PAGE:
Boarding was smooth, and we were soon on-board. SQ uses a A330 for this route, with 2x2x2 in business, using regional angled, lie flat seats. Because the A330 is quite narrow, both the seats and aisles are also narrow, probably the narrowest angled lie-flats I've been on. The seat next to me was empty, until one of the op-ups arrived. We eventually closed the cabin doors full in business, and presumably full in economy as well. Wonder if anyone had to be denied boarding. My neighbour turned out to be a KF*S, travelling with her also KF*S sister who was also op-uped. Apparently both parents were PPS though. Not sure how op-ups were chosen, the sisters were op-uped at the gate. My neighbour said that when they handed their boarding passes to the gate agent, they were asked to stand aside and wait, and almost at the end of the whole boarding process, handed their new boarding passes. Perhaps they were waiting to see if everyone who had checked in actually boarded?
As expected, SQ service in the air was impeccable. Our cabin of 30 had 4 cabin crew, - the inflight supervisor (male), a leading stewardess (SQ terminology, not mine), a steward and a stewardess. Attentive, warm and friendly. Many others have said it before, and my experiences with SQ for this whole trip to date do nothing to dispel the view that SQ is excellent in the air, but leaves a lot to be desired on the ground.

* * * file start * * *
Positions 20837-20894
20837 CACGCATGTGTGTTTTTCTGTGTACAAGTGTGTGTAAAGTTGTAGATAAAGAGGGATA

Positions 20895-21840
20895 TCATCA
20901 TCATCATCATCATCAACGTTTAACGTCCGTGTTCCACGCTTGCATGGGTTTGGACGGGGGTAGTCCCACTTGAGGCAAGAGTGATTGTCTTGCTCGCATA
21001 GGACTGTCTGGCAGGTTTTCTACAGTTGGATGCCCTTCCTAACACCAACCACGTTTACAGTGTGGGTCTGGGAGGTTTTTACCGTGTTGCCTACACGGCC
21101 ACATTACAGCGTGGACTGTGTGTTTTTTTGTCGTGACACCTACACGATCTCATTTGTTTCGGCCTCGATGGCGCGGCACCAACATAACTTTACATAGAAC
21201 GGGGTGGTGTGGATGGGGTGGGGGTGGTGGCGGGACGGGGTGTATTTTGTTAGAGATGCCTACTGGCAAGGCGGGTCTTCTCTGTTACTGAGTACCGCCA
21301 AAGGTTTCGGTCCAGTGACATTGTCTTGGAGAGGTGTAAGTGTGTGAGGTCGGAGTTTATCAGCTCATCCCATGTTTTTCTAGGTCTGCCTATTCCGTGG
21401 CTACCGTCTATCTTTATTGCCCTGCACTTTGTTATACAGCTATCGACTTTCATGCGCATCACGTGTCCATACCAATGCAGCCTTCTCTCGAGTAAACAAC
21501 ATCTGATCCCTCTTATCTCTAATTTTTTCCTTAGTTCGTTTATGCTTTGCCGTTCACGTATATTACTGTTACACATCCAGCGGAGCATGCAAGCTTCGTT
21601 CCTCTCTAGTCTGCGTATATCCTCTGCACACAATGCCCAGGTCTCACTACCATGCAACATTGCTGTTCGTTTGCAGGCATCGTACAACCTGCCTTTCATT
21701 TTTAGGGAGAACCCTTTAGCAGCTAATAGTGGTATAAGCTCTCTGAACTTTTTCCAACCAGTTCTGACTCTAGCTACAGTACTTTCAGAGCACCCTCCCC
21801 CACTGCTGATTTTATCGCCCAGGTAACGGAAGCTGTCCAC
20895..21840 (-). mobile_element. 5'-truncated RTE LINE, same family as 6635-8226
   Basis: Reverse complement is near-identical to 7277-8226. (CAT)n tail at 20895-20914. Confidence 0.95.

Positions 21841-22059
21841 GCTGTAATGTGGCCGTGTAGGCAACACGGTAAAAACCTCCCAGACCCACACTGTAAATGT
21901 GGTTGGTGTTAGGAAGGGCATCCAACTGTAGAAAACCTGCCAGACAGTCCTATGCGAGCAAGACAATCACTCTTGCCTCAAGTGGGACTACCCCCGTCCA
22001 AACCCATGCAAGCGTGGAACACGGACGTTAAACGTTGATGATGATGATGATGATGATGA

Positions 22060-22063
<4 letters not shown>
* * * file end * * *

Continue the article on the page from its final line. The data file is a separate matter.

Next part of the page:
The cabin was cold. Freezingly cold. I'm one who normally doesn't feel the cold, with my normal flying attire being a light shirt and business slacks. Hey, I'm one who sometimes walks around in -20C snow with a single shirt and 1 snow jacket on. But this time, as soon as the seat belt signs went off after take off, I was up and into my cabin bag, breaking out a jumper and grabbing the blanket. I was not alone in the re-dressing.
The meal service on this sector is odd, in my view. Almost right after takeoff, they serve a brunch (around 10am Brisbane time, 8am Singapore time), and then a hot snack about an hour and a half before arrival (3.30pm Brisbane time, 1.30pm Singapore time). At brunch, you're too full from breakfast to eat much, and the hot snack doesn't really keep you going till dinner.
Landing was nearly half an hour before the scheduled arrival, and although we were down by 1453, a long taxi to Terminal 2 meant that we weren't of f the plane until 1509. Just under 2 hours to get over to Terminal 1, pick up my Jetstar boarding pass from the Jetstar transfer desk, and get on my flight to KUL, or so I thought...
Next: SIN-KUL-SIN, or the flight that got away...
Jun 21, 12, 6:41 pm
Part 2: SIN-KUL-SIN ???
1 hour 45 to change terminals and Changi, pick up a new boarding pass, head into the Qantas Club for a while and fly to KUL. Should be easy.
We had landed at T2, and Jetstar departs from T1. I had checked the transfer arrangements previously, and discovered that Jetstar had a transfer desk at T1, area C. I'd also worked out the Skytrain arrangements between terminals, and started heading to the T2 Skytrain terminal, stopping off along the way to pick up a couple of free wifi coupons from one of the many Changi information counters along the way.